Netanyahu demands a TV showdown with his corruption accusers and Roseanne Barr prepares to address the Knesset. The poverty of public discourse has never been more apparent, writes Jonathan Cook.
The context was his decision last month to move forward the general election to April, widely seen as a desperate effort to turn the vote into a referendum on his innocence as long-standing corruption investigations close in.
The police have recommended that he be charged over three separate allegations of bribery. By calling the election, Netanyahu has forced the attorney-general, Avichai Mendelblit, onto unfamiliar— and constitutionally tricky— terrain.
Mendelblit, an appointee of Netanyahu’s, has indicated that he will make a decision on whether to issue an indictment before the ballot, so that voters have the facts to make an informed choice.
But Netanyahu has said he won’t drop out or resign, even if indicted, and there is no decisive precedent to suggest he must.
Instead, he would prefer to bully the attorney-general into delaying a decision until after voters have spoken. That was the purpose of his unexpected live national TV address.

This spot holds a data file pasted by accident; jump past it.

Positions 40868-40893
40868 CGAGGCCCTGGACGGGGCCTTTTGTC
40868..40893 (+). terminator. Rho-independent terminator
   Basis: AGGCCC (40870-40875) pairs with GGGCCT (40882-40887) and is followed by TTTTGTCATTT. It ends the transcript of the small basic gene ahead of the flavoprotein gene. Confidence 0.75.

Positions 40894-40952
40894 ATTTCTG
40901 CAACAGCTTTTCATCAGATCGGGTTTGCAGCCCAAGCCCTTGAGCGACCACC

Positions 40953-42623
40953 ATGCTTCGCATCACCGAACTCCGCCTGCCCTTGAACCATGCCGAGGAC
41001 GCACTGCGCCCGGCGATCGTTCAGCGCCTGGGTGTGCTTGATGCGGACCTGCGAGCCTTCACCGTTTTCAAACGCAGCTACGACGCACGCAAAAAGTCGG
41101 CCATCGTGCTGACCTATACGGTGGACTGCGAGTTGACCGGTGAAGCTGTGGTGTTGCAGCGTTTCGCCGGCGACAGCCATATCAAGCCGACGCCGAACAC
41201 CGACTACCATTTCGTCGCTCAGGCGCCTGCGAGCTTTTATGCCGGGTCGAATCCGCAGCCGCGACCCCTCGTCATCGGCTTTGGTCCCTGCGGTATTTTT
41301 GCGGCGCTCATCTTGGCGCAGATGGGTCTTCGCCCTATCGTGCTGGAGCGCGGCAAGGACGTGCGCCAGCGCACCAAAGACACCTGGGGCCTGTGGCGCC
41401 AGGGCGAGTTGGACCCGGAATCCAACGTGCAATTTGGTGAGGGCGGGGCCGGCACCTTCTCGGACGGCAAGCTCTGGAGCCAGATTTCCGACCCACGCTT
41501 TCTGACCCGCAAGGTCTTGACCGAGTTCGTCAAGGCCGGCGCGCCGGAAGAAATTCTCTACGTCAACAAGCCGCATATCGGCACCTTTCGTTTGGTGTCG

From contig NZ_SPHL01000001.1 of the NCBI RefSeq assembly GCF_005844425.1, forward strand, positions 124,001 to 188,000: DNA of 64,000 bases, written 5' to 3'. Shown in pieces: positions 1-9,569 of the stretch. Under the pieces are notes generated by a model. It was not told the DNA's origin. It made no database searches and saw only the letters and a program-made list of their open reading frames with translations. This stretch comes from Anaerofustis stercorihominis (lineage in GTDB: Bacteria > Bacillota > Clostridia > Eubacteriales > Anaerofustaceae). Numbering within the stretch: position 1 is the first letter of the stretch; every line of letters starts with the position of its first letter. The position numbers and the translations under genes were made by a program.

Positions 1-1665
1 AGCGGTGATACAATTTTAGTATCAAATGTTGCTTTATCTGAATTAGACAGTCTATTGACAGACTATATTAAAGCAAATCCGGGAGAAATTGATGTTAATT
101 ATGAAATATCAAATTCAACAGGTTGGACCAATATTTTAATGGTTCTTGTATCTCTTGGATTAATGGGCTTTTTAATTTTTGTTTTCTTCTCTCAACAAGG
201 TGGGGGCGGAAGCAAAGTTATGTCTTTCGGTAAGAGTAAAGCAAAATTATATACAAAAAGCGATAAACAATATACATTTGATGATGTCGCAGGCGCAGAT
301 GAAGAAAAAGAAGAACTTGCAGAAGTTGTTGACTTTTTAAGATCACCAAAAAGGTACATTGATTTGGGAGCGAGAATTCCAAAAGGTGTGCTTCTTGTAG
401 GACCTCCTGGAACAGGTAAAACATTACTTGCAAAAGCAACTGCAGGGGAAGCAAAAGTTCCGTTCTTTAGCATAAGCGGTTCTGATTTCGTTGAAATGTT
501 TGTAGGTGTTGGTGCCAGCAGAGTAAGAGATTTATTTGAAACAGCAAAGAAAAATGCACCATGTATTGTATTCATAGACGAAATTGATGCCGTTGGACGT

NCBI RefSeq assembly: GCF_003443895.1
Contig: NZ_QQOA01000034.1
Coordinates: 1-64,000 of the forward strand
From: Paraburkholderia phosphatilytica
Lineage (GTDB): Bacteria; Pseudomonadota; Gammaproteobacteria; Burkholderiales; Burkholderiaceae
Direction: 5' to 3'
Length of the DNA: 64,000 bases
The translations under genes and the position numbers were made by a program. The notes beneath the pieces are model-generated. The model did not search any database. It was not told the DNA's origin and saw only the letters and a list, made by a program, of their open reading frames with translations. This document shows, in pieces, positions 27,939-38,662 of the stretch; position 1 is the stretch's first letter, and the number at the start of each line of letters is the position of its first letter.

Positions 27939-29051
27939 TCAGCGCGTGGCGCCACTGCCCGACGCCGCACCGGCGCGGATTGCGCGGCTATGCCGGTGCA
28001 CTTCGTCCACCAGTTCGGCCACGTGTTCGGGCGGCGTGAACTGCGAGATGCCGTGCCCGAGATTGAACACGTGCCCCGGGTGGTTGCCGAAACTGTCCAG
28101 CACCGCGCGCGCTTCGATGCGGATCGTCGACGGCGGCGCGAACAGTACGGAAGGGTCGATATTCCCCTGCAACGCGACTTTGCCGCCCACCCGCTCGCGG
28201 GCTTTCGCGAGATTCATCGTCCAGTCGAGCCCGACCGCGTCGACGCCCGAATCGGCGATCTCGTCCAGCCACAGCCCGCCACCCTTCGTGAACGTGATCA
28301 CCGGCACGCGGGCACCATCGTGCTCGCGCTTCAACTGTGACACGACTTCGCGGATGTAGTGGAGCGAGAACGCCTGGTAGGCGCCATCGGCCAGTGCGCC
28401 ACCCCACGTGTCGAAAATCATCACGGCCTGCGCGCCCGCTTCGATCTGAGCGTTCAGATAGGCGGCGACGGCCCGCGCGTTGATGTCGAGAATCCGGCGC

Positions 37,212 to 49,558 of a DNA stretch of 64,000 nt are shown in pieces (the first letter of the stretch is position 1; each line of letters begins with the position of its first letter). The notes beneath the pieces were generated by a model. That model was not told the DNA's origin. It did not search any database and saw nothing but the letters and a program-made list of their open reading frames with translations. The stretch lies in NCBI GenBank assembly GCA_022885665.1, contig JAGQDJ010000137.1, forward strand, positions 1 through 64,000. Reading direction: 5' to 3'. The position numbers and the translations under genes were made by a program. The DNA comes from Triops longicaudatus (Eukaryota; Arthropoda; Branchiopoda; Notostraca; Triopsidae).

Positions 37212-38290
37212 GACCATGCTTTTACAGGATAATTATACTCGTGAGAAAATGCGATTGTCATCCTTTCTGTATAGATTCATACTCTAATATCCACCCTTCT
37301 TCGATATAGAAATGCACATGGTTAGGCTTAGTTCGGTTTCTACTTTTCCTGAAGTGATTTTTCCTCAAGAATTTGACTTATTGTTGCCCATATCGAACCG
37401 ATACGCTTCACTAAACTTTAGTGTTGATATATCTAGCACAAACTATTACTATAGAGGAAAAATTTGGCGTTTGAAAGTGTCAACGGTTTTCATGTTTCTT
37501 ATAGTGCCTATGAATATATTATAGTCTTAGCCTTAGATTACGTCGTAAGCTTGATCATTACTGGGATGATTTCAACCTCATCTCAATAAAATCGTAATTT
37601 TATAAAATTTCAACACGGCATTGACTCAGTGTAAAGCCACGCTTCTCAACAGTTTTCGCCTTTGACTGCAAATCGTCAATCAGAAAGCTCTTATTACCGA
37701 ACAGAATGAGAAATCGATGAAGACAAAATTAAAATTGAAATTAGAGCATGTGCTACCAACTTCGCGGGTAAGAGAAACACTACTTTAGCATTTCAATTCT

His supporters have already set the stage, claiming that an indictment mid-campaign would influence the outcome and usurp the will of the people.
Either way, Netanyahu hopes to benefit. If an indictment is served before the vote, it will rile up his base and bolster a carefully crafted narrative that he faces a campaign of persecution from state authorities.
If Mendelblit delays, Netanyahu will aim to exploit any electoral success to face down prosecutors, accusing them of seeking to reverse his popular mandate.
Netanyahu’s strategy was on full show last week when he took to the main TV channels. He used this moment of enforced national attention for nothing more serious than a self-serving gripe.
The investigators, led by a far-right…